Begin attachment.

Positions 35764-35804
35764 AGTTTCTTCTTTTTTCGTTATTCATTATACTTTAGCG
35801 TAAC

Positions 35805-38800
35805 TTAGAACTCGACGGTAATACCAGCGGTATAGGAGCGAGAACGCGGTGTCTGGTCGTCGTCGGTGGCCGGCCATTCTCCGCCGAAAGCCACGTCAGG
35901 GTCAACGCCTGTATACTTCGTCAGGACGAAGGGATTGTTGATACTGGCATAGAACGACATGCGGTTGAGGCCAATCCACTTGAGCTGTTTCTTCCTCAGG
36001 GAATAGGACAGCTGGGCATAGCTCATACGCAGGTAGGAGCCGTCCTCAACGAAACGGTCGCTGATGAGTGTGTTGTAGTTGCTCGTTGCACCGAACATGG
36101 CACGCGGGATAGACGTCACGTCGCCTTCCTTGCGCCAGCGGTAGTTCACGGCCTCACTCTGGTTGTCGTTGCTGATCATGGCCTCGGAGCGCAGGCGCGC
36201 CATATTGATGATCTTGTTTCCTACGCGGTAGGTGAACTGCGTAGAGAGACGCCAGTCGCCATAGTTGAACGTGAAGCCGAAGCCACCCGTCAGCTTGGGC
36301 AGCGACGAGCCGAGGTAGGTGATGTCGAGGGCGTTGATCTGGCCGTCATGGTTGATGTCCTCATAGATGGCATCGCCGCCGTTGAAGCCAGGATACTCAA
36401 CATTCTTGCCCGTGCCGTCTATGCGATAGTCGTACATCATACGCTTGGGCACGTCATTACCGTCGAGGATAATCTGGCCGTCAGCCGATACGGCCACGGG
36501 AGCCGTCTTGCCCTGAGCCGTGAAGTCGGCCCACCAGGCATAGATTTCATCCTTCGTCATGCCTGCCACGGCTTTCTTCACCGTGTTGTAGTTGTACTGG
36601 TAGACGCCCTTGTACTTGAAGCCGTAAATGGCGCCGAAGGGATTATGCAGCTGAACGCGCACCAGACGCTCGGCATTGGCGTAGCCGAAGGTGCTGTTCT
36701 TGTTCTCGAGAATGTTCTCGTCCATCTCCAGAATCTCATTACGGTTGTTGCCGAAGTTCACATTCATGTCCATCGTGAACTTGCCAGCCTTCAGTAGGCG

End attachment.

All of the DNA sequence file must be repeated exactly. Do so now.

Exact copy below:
Positions 35764-35804
35764 AGTTTCTTCTTTTTTCGTTATTCATTATACTTTAGCG
35801 TAAC

Positions 35805-38800
35805 TTAGAACTCGACGGTAATACCAGCGGTATAGGAGCGAGAACGCGGTGTCTGGTCGTCGTCGGTGGCCGGCCATTCTCCGCCGAAAGCCACGTCAGG
35901 GTCAACGCCTGTATACTTCGTCAGGACGAAGGGATTGTTGATACTGGCATAGAACGACATGCGGTTGAGGCCAATCCACTTGAGCTGTTTCTTCCTCAGG
36001 GAATAGGACAGCTGGGCATAGCTCATACGCAGGTAGGAGCCGTCCTCAACGAAACGGTCGCTGATGAGTGTGTTGTAGTTGCTCGTTGCACCGAACATGG
36101 CACGCGGGATAGACGTCACGTCGCCTTCCTTGCGCCAGCGGTAGTTCACGGCCTCACTCTGGTTGTCGTTGCTGATCATGGCCTCGGAGCGCAGGCGCGC
36201 CATATTGATGATCTTGTTTCCTACGCGGTAGGTGAACTGCGTAGAGAGACGCCAGTCGCCATAGTTGAACGTGAAGCCGAAGCCACCCGTCAGCTTGGGC
36301 AGCGACGAGCCGAGGTAGGTGATGTCGAGGGCGTTGATCTGGCCGTCATGGTTGATGTCCTCATAGATGGCATCGCCGCCGTTGAAGCCAGGATACTCAA
36401 CATTCTTGCCCGTGCCGTCTATGCGATAGTCGTACATCATACGCTTGGGCACGTCATTACCGTCGAGGATAATCTGGCCGTCAGCCGATACGGCCACGGG
36501 AGCCGTCTTGCCCTGAGCCGTGAAGTCGGCCCACCAGGCATAGATTTCATCCTTCGTCATGCCTGCCACGGCTTTCTTCACCGTGTTGTAGTTGTACTGG
36601 TAGACGCCCTTGTACTTGAAGCCGTAAATGGCGCCGAAGGGATTATGCAGCTGAACGCGCACCAGACGCTCGGCATTGGCGTAGCCGAAGGTGCTGTTCT
36701 TGTTCTCGAGAATGTTCTCGTCCATCTCCAGAATCTCATTACGGTTGTTGCCGAAGTTCACATTCATGTCCATCGTGAACTTGCCAGCCTTCAGTAGGCG